Evaporator Fan Cycling: Is it Really a Risk?

Is cycling evaporator fans really a risk, or is that a myth?

 

In most walk-in coolers and freezers, the evaporator fans run 24 hours a day, 365 days a year, at full speed. Those fans are not only consuming energy the whole time, they are also generating heat, and the constant swirling of the air picks up even more heat from surrounding lights, walls, open doors, and people.

 

This makes evaporator fans an obvious place to look for energy savings in commercial refrigeration, and today there are a number of gadgets, gizmos, and black boxes on the market that try to reduce the speed or run time of evaporator fans.

 

But is it really a good idea to turn off or slow down those fans? Why do they run all the time, anyway? Why not just turn them off when the thermostat is satisfied?

 

The answer isn’t always simple, but the first step is understanding the three major risks that are offset through constant, full-speed fan operation. Only if we can reliably solve for all three potential dangers, can we safely change the operation of the evaporator fans.

 

Risk 1: Incomplete evaporation.

 

Your walk-in cooler or freezer is an integrated system. The physics behind evaporative cooling requires a certain amount of airflow across the cooling coil in order to work properly. If the air moving across the coil is slowed (or stopped), there is a risk of incomplete evaporation of the refrigerant, which is not only bad for the efficiency of the system but also potentially really bad for the compressor. And because failure to harvest all of the cooling leads to higher run times on the compressor, a poorly-implemented controls or sensing scheme could actually end up costing a lot more energy than was saved by controlling the fans!

 

Risk 2: Defrost problems.

 

Part of the function of the fans is to equalize the temperature between the cooling coil and the air inside of the cooler or freezer. If the fans are not moving the right amount of air across the coil at the right times, the cooling coil ends up much colder than the air temperature. Just like a cold can of soda on a warm day, that coil will attract condensation out of the warmer surrounding air, except the condensation form as ice. And if that ice builds up, watch out! Frozen coils are a source of many types of refrigeration problems. And once again, running a cooler with a frozen coil causes even higher energy use, which takes a bigger chunk out of profits than simply leaving the fans on all the time.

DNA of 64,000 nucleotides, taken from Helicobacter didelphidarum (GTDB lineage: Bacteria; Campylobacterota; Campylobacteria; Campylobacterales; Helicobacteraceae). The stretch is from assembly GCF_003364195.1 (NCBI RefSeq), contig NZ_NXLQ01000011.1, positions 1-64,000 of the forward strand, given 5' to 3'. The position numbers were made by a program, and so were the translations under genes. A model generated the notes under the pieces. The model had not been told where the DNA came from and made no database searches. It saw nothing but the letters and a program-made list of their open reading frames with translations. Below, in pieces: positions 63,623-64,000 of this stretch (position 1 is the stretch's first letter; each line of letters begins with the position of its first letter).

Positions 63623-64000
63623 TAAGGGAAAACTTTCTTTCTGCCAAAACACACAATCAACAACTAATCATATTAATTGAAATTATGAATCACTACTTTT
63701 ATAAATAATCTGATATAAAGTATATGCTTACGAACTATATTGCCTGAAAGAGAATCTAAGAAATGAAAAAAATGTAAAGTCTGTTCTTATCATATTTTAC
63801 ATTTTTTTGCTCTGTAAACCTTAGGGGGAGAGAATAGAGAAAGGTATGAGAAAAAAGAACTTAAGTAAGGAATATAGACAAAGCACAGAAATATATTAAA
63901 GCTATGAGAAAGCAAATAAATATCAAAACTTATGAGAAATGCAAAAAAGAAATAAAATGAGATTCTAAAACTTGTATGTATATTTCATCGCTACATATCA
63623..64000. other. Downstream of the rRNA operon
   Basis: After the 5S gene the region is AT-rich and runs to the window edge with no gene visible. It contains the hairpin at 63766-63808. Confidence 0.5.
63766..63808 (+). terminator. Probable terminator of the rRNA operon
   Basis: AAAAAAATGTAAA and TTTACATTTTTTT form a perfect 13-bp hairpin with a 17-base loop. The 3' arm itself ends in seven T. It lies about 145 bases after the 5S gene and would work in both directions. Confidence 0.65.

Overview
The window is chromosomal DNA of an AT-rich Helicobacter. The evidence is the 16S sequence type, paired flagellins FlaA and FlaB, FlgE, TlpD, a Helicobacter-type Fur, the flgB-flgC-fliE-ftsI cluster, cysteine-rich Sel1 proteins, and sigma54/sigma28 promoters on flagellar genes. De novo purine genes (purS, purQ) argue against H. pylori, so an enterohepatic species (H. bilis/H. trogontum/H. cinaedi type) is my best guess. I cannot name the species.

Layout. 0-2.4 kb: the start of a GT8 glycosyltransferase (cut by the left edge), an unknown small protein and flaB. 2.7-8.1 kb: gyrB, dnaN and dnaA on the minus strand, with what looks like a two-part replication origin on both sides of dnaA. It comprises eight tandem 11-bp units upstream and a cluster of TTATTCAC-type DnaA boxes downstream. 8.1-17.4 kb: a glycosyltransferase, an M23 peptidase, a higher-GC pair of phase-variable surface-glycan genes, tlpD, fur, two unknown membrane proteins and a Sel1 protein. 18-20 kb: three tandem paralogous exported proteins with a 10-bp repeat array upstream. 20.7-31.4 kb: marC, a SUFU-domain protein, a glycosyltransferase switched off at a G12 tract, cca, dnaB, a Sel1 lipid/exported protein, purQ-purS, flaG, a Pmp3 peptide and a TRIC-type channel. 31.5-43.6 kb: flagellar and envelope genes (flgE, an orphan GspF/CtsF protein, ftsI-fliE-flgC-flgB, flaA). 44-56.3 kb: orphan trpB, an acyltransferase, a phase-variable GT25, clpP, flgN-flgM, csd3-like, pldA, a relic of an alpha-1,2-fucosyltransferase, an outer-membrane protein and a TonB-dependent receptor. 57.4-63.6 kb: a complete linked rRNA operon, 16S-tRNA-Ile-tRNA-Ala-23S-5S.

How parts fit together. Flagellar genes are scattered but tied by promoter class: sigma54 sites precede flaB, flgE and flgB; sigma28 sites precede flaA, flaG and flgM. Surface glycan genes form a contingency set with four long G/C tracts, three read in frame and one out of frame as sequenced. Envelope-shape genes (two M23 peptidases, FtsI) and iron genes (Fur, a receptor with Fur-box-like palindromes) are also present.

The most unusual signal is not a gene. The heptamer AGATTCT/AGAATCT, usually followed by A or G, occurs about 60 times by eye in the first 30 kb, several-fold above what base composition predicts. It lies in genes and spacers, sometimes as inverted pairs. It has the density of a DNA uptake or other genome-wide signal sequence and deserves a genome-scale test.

Risk 3: “Stratification” and air movement.

 

Most people will remember from science class that warm, light air rises and cool, denser air sinks. Additionally, most coolers and freezers have one side that gets warmer faster than the other (often the side closest to doors, lights, and other sources of heat). If you have a thermostat in the back of the cooler, and it doesn’t know that the front of the cooler is getting warm, then you may not be meeting food safety or product quality requirements. Warm product is not a good way to save energy!

 

When taking a look at these dangers, it is easy to see why many people are skeptical about energy-saving evaporator fan controls. Is there are any reward or is it all risk? And the people proposing these energy-saving measures may have little or no real experience with refrigeration. If your cooler or freezer starts running warm on a weekend or after-hours, who is going to answer the phone? Will it be someone with the competence to troubleshoot refrigeration?

 

The good news is that there are solutions on the market that work, and that have solved these problems. And if it’s done right, evaporator fan controls can definitely save significant energy. A typical convenience store walk-in cooler with 6 fans could save almost 6,000 kilowatt-hours per year, which could prevent $1,000 or more in annual profit loss.

 

In our next post, we will talk about what to look for, to make sure a fan-control system is going to improve your business, your cooler operation, and your profitability, instead of making things worse.

About the Author: Dan McCormick

Dan McCormick is the Director of Project Development for National Resource Management, Inc., as well as the company's main blogger. Dan directs and oversees project engineering and system design for large, custom, and key accounts. He also develops and delivers new solutions to strategic markets.

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